By Howard Schneider, Francesco Canepa and Leika Kihara
WASHINGTON/FRANKFURT/TOKYO (Reuters) -Top central banks continued with another round of interest rate hikes this week despite cooling inflation, but have now switched to a more cautious posture about further moves in a sign that a year-long round of global monetary tightening could be at an end.
The U.S. Federal Reserve and the European Central Bank delivered quarter-percentage-point rate increases this week, as expected, and left open the option of further hikes if inflation didn’t continue a decline that has started to come faster than predicted on both sides of the Atlantic.
The Bank of England is expected to raise rates again next week following similar positive inflation news.
Meanwhile on Friday, the Bank of Japan opened the debate on plans to bring its ultra-loose policies to an end.
It has remained a dovish outlier by keeping rates ultra-low, but surprised markets on Friday by tweaking its yield control policy and allowing long-term borrowing costs to rise more, reflecting prospects of creeping inflation.
In Europe and the United States, a hike-first rhetoric has been common among top policymakers since last year.
But that has now been coupled with a broader view of how prices are evolving alongside the economy as a whole, a more comprehensive approach that could allow slower job and economic growth to serve as its own evidence that inflation will continue to fall.
That’s a switch from policymakers’ insistence over the past year that they needed to see actual declines in the pace of price rises to know progress was being made, and one that could inject what Fed Chair Jerome Powell described as a dose of patience into the debate over whether more rate hikes are needed.
The Fed’s benchmark overnight interest rate now stands in the 5.25%-5.50% range, while the ECB’s main rate is 3.75%.
“Given how far we’ve come, we can afford to be a little patient as well as resolute as we let this unfold,” Powell said in a press conference on Wednesday following the Fed’s decision to raise rates for the 11th time in its last 12 meetings.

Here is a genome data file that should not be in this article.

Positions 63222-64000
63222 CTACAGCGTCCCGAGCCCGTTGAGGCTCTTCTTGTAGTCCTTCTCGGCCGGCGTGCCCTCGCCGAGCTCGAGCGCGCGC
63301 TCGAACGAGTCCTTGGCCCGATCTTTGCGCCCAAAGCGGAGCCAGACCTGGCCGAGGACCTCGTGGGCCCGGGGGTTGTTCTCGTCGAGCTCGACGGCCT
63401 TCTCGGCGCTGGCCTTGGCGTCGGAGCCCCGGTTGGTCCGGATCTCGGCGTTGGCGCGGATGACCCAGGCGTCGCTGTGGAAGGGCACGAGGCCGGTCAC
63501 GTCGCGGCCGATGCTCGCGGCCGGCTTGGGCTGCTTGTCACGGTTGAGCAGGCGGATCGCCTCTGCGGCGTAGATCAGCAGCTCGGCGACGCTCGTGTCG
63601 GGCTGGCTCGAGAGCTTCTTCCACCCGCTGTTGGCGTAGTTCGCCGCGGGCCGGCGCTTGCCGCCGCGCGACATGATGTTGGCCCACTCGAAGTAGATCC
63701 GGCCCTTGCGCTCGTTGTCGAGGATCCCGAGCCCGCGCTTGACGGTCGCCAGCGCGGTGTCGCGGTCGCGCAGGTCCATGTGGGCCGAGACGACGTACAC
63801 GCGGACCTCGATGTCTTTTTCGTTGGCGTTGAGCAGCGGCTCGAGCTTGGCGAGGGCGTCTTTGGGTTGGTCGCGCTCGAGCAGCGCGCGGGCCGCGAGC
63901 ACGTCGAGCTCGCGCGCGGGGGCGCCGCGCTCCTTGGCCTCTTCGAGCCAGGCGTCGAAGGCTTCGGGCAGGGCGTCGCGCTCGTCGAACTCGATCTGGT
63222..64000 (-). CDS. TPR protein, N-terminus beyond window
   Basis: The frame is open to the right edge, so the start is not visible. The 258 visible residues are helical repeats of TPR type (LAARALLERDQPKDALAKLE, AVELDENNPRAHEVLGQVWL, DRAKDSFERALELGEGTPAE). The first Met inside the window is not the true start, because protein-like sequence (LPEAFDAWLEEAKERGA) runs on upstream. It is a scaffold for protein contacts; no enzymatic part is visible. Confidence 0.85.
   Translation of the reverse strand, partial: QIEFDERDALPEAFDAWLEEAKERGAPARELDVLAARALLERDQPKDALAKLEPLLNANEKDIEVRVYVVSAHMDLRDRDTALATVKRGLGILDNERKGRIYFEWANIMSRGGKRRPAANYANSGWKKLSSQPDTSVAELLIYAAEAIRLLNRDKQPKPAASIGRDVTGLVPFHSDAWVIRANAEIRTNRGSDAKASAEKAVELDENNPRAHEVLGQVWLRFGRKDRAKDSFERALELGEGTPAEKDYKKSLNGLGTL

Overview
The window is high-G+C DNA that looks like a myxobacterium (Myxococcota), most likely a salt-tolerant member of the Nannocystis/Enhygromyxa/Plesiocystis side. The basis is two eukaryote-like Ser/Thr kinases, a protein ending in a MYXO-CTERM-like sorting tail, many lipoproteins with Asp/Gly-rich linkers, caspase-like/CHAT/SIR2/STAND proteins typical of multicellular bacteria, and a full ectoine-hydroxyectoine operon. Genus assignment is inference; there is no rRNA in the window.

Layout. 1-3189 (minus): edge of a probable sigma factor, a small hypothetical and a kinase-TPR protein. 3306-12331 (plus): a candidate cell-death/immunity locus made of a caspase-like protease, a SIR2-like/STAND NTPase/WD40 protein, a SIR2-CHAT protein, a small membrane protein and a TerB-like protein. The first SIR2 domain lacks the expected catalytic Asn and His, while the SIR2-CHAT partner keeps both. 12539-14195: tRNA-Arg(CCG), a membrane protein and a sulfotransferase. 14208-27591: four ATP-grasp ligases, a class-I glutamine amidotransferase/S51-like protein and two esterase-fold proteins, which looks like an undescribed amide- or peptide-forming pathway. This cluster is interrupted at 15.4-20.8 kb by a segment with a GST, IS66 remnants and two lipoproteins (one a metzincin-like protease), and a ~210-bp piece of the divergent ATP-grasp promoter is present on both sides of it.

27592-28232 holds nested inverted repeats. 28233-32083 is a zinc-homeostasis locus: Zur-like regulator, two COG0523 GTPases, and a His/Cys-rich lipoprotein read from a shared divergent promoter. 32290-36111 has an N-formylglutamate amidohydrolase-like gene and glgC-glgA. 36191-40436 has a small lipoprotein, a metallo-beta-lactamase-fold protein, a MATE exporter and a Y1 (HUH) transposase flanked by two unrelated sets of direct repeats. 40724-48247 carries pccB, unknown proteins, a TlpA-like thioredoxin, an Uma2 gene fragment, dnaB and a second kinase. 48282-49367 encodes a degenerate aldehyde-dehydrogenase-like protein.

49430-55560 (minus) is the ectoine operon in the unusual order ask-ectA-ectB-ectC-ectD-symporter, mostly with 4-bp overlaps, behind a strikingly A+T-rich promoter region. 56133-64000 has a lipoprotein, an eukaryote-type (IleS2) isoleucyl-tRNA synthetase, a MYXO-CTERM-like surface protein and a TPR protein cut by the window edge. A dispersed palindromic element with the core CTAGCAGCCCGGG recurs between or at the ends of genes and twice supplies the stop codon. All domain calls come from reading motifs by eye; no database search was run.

“We want to see economic growth running at moderate or modest levels to help ease inflationary pressures. We want to see continued restoration of supply and demand balance, particularly in the labor market … We see those pieces of the puzzle coming together.”
For the ECB, President Christine Lagarde said a slight wording change in its latest policy statement was “not just random or irrelevant,” but meant to communicate that after nine straight rate increases a pause would be on the table at the central bank’s meeting in September, just as it will be for the U.S. central bank.
“We have an open mind as to what the decision will be in September and subsequent meetings,” Lagarde said. “We might hike. We might hold … I hope it is very clear that we are not in the domain of forward guidance.”
New U.S. gross domestic product data on Thursday showed the path to a global pause is far from clear in an economy that continues to confound.
The economy grew at a faster-than-anticipated 2.4% annual rate in the second quarter, well above the 1.8% annual rate that Fed officials regard as the approximate trend consistent with their 2% inflation target. Yet quarterly inflation data came in weaker than expected.
While bond markets took a cue from the faster growth, and pushed yields on Treasuries higher, the days of coordinated global tightening may be numbered.
Though there was “material risk” inflation may still require further hikes, wrote Evercore ISI Vice Chairman Krishna Guha, “in the base case, the ECB – like the Fed – is done raising rates.”
(Reporting by Howard Schneider; Additional reporting by Francesco Canepa and Balazs Koranyi in Frankfurt, and Leika Kihara in Tokyo; Editing by Dan Burns and Paul Simao)